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How is Stress Affecting your Teen?

How is Stress Affecting your Teen?

December is one of the most stressful months of the year. With the biggest holidays of the season coming up, you may be feeling the pressure to get things done.

It seems like everyone in your family can feel the pressure. While you prep your grocery lists and gifts, your teen is gearing up for the end of their semester. 

With last minute assignments and exams looming overhead, it’s natural for there to be a spike in the stress your teen may feel this month.

As stress adds up for everyone in your home this December, it’s important to know how stress can affect your teen. What may come off as tiredness or teenage mood swings may be a sign they’re feeling the pressure of stress.

Pam Stoelzel, a community health specialist for CoxHealth, tells us that stress is anything our bodies may perceive as a demand or a challenge. This perception can cause our bodies to react in ways to help overcome the situation.

In these situations, our brains will release chemicals into our bloodstream to make us stronger and more alert. This can be helpful in avoiding dangerous situations. However, it isn’t as helpful if the problem your teen is facing is emotional or psychological. If this is the case, then your teen will likely be left with a large amount of pent-up energy. 

In some cases, your teen may release this energy by going after their goal harder. Other times, they may need to release it in other ways. In these moments, it’s important for you to remind your teen about healthy coping skills. Encourage them to get some exercise, read, or talk things through with you.

While stress seems to be something that everyone should want to prevent, some stress is good. You can help your teen find a healthy balance between positive and negative stress.

According to the Cleveland Clinic, positive stress keeps us alert, on task and gives us drive. Bad stress comes when a person doesn’t experience a break or chance to relax between the cycles of their stress.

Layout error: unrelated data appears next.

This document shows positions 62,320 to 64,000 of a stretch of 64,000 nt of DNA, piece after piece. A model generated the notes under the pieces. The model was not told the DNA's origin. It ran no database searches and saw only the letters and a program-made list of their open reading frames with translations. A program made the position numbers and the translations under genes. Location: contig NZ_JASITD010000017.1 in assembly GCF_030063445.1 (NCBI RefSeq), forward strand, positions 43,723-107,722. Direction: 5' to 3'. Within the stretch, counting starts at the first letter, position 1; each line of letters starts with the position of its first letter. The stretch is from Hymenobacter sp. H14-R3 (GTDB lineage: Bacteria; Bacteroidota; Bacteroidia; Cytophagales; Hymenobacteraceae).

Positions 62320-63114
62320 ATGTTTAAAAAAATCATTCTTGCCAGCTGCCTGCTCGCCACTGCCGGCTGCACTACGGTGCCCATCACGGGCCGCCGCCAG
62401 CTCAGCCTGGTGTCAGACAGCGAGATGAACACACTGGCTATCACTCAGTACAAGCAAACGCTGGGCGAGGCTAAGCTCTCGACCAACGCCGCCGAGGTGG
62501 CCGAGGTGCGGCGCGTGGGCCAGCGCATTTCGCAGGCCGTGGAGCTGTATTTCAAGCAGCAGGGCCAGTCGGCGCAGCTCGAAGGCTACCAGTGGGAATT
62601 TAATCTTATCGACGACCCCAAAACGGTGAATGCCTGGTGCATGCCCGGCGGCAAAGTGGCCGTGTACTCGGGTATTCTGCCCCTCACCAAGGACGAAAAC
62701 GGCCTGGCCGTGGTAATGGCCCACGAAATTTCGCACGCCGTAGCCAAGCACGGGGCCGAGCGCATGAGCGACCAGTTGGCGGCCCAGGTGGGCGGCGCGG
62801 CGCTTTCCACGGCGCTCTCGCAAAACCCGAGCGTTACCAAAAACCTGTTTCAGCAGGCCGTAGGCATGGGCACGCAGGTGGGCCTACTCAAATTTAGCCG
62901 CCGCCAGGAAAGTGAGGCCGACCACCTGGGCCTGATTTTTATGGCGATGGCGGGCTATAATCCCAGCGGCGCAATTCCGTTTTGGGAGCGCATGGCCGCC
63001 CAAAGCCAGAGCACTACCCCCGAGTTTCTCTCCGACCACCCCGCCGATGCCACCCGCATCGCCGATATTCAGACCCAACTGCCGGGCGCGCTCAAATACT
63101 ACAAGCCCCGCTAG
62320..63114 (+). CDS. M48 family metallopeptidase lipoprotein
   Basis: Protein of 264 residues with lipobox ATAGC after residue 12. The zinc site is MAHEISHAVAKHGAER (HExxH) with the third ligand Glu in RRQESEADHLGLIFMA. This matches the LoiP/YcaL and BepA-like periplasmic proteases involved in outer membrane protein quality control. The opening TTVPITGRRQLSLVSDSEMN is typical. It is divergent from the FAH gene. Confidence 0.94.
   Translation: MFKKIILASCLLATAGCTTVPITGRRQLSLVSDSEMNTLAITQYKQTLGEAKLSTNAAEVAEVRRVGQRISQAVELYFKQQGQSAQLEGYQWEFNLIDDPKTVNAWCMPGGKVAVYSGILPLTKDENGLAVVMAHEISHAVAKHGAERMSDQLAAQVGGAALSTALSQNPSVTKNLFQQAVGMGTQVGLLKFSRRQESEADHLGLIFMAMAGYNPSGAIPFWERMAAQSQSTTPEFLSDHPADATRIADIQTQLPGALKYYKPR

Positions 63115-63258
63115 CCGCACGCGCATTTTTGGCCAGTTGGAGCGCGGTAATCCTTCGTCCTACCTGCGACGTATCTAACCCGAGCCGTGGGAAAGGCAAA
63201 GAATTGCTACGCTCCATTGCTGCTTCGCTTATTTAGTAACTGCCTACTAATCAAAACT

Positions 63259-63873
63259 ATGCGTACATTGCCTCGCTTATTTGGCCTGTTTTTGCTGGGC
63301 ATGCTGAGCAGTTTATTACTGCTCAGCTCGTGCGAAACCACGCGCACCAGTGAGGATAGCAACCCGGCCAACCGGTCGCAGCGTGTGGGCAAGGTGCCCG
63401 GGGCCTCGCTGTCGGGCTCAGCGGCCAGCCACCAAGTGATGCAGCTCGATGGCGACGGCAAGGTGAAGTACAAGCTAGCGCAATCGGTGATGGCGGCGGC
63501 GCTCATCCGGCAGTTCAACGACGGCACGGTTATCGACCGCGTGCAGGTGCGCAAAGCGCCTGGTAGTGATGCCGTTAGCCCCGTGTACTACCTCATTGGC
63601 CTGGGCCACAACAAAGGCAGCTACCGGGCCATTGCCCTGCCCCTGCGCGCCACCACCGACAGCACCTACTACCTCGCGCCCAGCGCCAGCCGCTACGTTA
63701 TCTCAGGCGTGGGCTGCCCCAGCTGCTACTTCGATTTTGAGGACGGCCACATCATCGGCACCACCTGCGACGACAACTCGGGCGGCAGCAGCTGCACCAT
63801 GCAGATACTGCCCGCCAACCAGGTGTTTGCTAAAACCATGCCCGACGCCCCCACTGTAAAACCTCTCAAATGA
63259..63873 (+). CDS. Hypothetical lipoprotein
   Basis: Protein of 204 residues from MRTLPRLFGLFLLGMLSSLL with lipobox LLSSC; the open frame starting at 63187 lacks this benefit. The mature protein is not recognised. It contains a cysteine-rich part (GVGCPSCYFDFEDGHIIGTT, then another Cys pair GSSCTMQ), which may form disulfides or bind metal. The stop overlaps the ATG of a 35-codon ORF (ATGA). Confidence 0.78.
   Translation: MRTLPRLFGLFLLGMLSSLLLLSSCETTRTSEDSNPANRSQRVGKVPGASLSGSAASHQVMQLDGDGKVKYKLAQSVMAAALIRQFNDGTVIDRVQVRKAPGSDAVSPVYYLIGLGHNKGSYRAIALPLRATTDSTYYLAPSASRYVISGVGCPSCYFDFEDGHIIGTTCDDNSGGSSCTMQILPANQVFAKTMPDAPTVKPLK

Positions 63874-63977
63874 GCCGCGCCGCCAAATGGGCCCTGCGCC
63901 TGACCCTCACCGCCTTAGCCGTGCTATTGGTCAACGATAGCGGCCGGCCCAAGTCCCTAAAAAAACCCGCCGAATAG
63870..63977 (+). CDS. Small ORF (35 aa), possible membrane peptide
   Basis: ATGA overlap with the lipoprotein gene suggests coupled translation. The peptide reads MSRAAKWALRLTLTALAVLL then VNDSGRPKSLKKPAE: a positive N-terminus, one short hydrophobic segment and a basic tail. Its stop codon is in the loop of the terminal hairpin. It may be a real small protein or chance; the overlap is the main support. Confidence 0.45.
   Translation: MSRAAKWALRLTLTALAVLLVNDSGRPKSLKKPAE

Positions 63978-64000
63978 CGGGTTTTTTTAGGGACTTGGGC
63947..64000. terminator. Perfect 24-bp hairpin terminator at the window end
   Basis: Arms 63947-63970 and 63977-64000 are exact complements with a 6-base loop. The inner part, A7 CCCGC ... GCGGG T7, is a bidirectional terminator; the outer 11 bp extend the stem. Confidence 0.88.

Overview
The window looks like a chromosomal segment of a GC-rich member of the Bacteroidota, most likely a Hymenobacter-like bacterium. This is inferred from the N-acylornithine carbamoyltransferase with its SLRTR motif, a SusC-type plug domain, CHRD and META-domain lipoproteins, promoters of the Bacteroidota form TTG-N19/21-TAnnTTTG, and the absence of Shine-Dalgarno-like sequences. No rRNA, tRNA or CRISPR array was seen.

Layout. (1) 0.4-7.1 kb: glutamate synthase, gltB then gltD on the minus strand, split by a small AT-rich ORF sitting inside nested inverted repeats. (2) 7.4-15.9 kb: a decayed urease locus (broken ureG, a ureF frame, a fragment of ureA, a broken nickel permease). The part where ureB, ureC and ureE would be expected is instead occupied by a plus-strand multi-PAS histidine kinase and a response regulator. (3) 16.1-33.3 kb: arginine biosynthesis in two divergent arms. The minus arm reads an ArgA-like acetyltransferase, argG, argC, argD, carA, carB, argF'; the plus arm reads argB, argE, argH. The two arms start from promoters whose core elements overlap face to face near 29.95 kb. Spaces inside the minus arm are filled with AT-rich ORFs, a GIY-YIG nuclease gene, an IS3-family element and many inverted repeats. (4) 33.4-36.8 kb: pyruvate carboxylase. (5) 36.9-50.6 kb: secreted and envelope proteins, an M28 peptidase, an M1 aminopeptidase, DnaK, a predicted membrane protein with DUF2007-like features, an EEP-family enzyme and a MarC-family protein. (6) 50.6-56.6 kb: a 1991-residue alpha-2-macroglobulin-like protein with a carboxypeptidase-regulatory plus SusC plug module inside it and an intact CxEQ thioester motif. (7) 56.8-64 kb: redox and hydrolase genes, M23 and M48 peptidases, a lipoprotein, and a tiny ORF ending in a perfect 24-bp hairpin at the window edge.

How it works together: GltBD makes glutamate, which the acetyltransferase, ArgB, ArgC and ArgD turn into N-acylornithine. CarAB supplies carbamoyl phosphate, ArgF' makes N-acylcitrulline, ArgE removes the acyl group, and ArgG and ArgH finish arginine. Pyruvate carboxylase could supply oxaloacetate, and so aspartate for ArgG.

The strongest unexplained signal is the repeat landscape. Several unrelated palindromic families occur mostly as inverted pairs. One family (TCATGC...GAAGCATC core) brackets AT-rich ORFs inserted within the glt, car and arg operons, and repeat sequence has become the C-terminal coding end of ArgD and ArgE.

When this happens, your teen may try to find an easier solution to ease the anxiousness they’re feeling. For some, this can mean trying to use substances, like alcohol, to relax.

According to the Partnership for Drug-Free Kids, while drinking alcohol may make them feel better temporarily, it won’t help in the long term. The more a teen uses alcohol to feel relaxed, the more dependent they will become.

This means that over time, the initial amount of alcohol that helped your teen feel relaxed won’t be enough. They will need more and more of it to feel good. This can become a dangerous spiral of dependence and abuse.

The National Survey of Drug Use and Health found that December was one of the highest months for teens to try alcohol for the first time. This spike in experimentation may be caused by the increase in holiday parties or the extra free time at home out of school. Another reason could be the cramming for school that happens every December.

To help your teen with the coming school deadlines, remind them of the healthy ways they can handle their stress. You can also keep a close watch for signs that they are over stressed. The American Institute of Stress encourages people to watch for frequent headaches, fidgeting, poor sleep, and higher frequencies of intense emotions. These can all be signs that someone may be dealing with an unhealthy amount of stress.

If you think that your teen might have too much stress going on this month, take some time to talk with them. Help them to put what’s going on back into a healthy perspective.

You can also practice some of those healthy coping skills with them and be productive at the same time. Put a holiday radio station on and have them help you wrap gifts. Quiz them for their next test by using candy canes as an incentive when they get questions right. Put electronics away for a Friday evening and roast marshmallows in your fireplace.

There are lots of ways you can help your teen manage stress this holiday season. By helping them know what stress is doing to their mind and body and how they can manage it, you can make sure that your entire family gets to enjoy many wonderful holiday seasons together.

Kaitlyn Inman
kaitlyn@missourisafeandsober.com
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